The cold wind licked the earth and shook the burnt banners and tents that remained standing. The once great fort now stood abandoned and even colder than it was, it also seemed scarier and darker, but it was the only place that the tribesmen could camp on their journey. They were all huddled between the burnt buildings at a distance from the gates. Even now they did not get close even to the walls, even now there were rumours of witchcraft and rituals taking place inside. They were too scared to light a fire, so they all sat together between the buildings and shared stories about the past and old glories and terrors.
The old man’s whisper was barely audible and even the wind couldn’t carry it past the circle of people that he was part of. A couple of young children listened with bated breath, the only sound they made was the chattering of their teeth from the cold. Their mothers kept them tightly in their arms and rested their chins against their heads. Two men were placed as guards. One looking at the gate and another looking at the western path, their destination. The old man was telling how hundreds of years ago the master of the fort waged war against the Men of the South and how these tribesmen were enslaved by the Dark Men to do their bidding. Now they were free, but not completely, now they were slaves to the shadows of the past and the fear of the future.
The guard from the western side silently approached the group and gestured them to be quiet, distress written all over his face. Everyone stopped even breathing, they ducked their heads and waited, eyes kept to the ground as if even seeing something not meant to would betray them.
A tall figure clad in black appeared in the distance. He walked towards the gate paying no heed to his surroundings. Whoever it was had done that many times before. His steps were decisive and he was in little hurry to get in the fort. The tribesmen watched with their hearts pounding in their chests. Under the long black robes the figure wore chain-mail that gleamed in the morning sky and crimson gloves hang at his sides, his iron boots left their marks in the snow and his head was covered by the hood, but even that way each and every tribesperson felt that he was staring at them. It brought them uneasiness and they despaired over their inability to shake it off, even though there were some warriors among them. Something about this person told them to stay out of sight. The figure stopped right in front of the open gate and looked at the fort. It looked like he was announcing his presence before stepping in. He started walking and when he disappeared from sight they all let out a sigh of relief. The leader called out to pack up, they had to leave as soon as possible. They had to ignore the morning cold and leave in case more would come. Dark man someone uttered in their language and drew looks of disapproval.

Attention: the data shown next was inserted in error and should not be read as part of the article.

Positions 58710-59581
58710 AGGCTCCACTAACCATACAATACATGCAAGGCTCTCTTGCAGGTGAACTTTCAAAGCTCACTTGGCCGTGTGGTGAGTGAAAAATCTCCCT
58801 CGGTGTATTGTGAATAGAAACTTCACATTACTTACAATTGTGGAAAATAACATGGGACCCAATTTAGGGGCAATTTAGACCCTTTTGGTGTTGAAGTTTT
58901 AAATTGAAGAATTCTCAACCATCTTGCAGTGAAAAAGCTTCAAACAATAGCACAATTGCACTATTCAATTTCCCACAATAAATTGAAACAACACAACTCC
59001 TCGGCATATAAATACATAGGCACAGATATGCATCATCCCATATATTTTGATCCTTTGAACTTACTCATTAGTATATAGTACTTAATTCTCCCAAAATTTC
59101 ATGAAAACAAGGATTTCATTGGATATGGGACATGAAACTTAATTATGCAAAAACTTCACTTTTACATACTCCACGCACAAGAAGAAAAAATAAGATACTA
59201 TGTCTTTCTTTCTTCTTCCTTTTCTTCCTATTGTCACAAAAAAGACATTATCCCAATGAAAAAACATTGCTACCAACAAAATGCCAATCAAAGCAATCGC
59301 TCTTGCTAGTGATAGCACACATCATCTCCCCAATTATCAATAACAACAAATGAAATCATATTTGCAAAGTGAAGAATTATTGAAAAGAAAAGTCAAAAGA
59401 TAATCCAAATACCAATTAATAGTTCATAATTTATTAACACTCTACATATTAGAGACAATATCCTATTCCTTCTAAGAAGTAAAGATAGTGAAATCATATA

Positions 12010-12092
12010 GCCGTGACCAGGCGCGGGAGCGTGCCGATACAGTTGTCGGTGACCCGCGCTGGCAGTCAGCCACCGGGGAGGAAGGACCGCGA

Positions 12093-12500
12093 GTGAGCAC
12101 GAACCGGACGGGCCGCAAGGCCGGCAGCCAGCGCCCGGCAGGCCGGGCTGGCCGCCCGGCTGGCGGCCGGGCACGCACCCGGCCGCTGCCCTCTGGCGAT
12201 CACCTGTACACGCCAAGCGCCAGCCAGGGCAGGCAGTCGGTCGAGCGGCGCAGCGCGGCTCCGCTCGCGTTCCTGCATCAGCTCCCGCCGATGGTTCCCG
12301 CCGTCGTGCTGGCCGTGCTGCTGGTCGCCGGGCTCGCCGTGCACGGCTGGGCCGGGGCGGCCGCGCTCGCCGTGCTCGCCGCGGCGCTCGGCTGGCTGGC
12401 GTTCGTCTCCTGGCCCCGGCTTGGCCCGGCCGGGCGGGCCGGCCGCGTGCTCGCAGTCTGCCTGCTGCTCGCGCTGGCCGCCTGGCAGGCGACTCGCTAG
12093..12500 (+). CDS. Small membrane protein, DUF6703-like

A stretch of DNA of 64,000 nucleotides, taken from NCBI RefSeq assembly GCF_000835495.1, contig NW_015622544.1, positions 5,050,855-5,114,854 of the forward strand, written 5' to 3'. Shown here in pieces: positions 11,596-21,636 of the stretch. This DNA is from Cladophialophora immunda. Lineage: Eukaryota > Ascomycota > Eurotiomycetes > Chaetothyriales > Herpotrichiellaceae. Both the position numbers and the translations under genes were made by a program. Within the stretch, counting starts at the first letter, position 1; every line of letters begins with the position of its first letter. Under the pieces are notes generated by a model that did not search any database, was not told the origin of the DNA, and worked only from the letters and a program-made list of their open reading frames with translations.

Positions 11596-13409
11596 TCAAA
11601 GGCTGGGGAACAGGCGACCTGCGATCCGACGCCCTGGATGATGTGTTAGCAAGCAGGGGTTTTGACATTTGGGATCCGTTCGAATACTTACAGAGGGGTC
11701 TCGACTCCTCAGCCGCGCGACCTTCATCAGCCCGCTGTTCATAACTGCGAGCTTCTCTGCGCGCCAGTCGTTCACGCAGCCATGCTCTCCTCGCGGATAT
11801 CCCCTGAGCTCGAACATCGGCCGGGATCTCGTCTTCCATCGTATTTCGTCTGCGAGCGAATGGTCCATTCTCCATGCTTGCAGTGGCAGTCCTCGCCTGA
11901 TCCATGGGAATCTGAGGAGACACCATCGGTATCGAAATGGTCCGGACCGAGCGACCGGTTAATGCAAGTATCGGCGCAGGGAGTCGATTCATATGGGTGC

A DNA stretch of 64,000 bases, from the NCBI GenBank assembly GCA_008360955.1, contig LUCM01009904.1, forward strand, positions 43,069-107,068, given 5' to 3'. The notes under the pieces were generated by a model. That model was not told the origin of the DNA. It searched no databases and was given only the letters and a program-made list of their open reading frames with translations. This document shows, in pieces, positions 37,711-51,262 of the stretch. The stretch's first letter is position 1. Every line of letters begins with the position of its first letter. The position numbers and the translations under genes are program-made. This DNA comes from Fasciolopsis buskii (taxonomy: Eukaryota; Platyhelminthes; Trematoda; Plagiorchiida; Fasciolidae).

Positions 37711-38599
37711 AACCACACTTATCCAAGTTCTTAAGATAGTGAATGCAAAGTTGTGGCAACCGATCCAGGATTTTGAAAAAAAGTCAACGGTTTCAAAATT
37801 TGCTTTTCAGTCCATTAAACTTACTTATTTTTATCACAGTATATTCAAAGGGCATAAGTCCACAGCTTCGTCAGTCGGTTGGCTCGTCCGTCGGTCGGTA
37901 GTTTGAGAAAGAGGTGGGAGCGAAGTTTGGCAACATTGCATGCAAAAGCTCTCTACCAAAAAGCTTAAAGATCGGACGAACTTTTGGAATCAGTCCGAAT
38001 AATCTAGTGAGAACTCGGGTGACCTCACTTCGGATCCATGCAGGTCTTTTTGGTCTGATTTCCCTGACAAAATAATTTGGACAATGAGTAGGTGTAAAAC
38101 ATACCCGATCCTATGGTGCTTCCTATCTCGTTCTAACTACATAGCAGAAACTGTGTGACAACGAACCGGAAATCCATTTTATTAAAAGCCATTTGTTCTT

The door of the gigantic chamber flung open and the black-clad man made his way through and went up the winding stone staircase at the far side. He climbed all the way to the last floor and walked straight to the last room at the end of the corridor. His sudden entrance interrupted the mumbling of an older man who was reciting the passages of the book in his hands. He wore a dirty burgundy robe with the hood pulled down. The grey skin of his face seemed pressed around the skull and his salt and pepper hair looked like a bundle of dry hay on a pumpkin. His eyes gleamed in the dim light of the single candle on his desk. He looked up ready to shout, but when he saw who it was the old man swallowed hard and put the book down gently.
“What are you doing here?” he asked in a low hiss controlling his anger.
“It is time that I returned,” said the hodded man in a matter of fact way.
“I didn’t summon you.”
“You didn’t have to. It was my decision all along.”
The old man managed to hide his irritation and kept his voice calm. “Why have you returned?” he asked and gestured to the other man to sit.
“To finish what we started,” the man smiled and his white teeth contrasted the red of his lips.
“It’s too soon. They are still strong.”
“The hour is getting late. We lost the war. What’s left now is to strike hard. To not let them enjoy the victory, to show them that they aren’t safe. They won’t ever be safe!”
“What you want is to reveal ourselves!” countered the old man not able to keep his composure any longer.
“I am not saying to march out of here and start another war.”
“We can’t, even if you were.”
“We need to wreak havoc. Kill, burn, kidnap, torture. Make them fear the shadows. Bring back nightmares.”
The old man looked away for a moment, his gaze fixed on an old bookcase to his right. “Maybe we should, but not yet. We need the sword.”
“The blind one had it!”
“That ‘blind’ one is far more powerful than you. You should watch your tongue!” snapped the old man.
“And look where it got her, in the grave,” said the man and licked his lips. “We, I, need the sword. Where is it?”
“In her tomb.”
“Go and get it, then!”
“What do you think that I have been doing every full moon this past year? Elven magic is keeping it sealed. I have to cast my spells while someone is breaking the tomb piece by piece,” he stretched the last sentence.
The man sighed and shook his head feigning disappointment. “Where are the others?”
“They are waiting for my word.”
“It is time you send it then.”
“I’ll think about it. Now begone!”